User: (WT-shared) Jtesla16 at wts wikivoyage [CC BY-SA 1.0], via Wikimedia Commons

February 11, 2018; The Heights (Boston College)

Early last year, Boston Red Sox principal owner John Henry felt that it was the right time to open what several confidants assured him was going to be the proverbial can of worms, petitioning the city of Boston to rename Yawkey Way in a move to break from what he described as the franchise’s haunting past of racial segregation. But how would this move affect the numerous philanthropic endeavors around the city and throughout New England bearing the same name? What’s a nonprofit to do?

Yawkey Way was named in honor of Tom Yawkey, who owned the Red Sox for 44 seasons. The Boston Herald explains that an inescapable, significant, and enduring part of the Yawkey legacy is a racist one. Yawkey, who was posthumously inducted into the Baseball Hall of Fame in the 1980s, oversaw the 12-season stretch from 1947–1958 in which the Red Sox watched every other team in Major League Baseball integrate before they became the last club to do so in 1959. The second-to-last team to integrate was the Detroit Tigers, which were owned for a brief period starting in 1903 by Tom Yawkey’s uncle.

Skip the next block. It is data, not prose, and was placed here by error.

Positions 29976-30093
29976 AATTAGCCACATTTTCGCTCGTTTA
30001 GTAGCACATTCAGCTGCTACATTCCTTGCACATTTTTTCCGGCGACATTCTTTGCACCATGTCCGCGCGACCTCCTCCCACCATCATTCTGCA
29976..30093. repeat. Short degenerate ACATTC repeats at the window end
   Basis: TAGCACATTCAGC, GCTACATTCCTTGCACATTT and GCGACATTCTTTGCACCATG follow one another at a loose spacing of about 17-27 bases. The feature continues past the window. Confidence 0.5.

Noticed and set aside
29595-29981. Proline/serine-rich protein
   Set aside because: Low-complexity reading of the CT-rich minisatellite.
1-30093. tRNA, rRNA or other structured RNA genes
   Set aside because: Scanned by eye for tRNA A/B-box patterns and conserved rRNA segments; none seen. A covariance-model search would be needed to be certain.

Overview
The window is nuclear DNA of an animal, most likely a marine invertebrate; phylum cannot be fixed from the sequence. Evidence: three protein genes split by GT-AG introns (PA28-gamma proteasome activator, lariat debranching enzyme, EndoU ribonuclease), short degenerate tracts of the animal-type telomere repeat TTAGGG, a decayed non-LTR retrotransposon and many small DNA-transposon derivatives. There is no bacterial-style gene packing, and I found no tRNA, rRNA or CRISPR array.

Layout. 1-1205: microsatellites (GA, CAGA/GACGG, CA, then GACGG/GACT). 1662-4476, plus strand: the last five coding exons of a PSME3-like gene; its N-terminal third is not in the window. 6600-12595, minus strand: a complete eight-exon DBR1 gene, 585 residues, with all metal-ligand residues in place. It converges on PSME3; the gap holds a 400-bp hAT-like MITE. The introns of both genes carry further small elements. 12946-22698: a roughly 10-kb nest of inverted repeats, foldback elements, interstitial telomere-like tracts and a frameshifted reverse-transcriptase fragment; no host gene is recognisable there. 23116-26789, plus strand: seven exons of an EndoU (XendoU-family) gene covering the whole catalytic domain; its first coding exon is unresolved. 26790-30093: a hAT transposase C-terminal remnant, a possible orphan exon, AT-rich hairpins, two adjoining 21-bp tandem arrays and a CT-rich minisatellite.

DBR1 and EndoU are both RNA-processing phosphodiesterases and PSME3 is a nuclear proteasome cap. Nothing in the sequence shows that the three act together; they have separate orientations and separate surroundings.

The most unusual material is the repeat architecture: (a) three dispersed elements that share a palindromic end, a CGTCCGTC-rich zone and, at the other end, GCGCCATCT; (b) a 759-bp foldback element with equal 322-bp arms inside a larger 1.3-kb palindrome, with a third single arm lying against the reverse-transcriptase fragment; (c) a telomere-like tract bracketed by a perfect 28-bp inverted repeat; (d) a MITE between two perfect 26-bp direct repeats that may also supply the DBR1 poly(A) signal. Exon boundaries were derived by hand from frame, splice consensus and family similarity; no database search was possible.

But the street is not the only thing named after Tom Yawkey. The Yawkey family fortune was made and given away during a time when naming opportunities were the ultimate philanthropic status symbol for both the donor and the nonprofit beneficiary. After the family gave away nearly half a billion dollars up and down the East Coast, nonprofits from island wildlife refuges to modern hospitals all sport the familial name. The Heights, the independent student newspaper of Boston College, reported that Yawkey Athletics Center, which opened in March 2005, was built entirely by private donations, according to a Boston College Athletics webpage.

Before anyone gets any ideas, the college released a statement that there won’t be any renaming opportunities for the athletic center.

“The ongoing discussion by current Red Sox ownership to rename a public street, which was named after former owner Tom Yawkey, does not involve the recipients of Yawkey Foundation grants, who are required by agreement to bear the Yawkey name,” representatives said in a statement to The Heights. “The University remains grateful to the Yawkey Foundation for their generosity in support of Boston College.”